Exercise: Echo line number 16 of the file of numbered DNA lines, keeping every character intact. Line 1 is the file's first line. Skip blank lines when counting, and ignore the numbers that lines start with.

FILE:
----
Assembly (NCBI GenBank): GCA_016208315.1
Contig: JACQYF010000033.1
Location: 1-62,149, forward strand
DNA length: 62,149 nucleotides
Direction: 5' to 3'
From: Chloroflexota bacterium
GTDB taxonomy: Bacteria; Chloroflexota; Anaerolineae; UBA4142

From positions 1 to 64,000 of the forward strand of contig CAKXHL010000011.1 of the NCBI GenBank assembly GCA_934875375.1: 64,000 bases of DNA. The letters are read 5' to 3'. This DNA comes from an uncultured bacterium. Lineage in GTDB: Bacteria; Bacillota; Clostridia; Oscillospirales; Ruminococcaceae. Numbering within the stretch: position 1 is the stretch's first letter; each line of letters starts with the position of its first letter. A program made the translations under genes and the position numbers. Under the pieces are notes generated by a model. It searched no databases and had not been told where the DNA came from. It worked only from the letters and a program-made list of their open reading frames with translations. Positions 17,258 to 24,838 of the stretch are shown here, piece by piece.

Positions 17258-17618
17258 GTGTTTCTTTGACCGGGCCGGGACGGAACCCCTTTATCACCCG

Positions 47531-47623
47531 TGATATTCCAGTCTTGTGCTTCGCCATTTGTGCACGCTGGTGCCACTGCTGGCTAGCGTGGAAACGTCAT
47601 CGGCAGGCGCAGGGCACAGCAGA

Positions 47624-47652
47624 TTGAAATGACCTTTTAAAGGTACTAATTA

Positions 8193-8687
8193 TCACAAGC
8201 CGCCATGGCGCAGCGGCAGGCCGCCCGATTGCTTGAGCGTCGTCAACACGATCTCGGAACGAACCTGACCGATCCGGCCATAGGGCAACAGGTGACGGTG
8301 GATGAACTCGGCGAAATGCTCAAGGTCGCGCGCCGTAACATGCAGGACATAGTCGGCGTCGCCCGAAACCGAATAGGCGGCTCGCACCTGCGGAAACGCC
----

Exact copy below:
Positions 8193-8687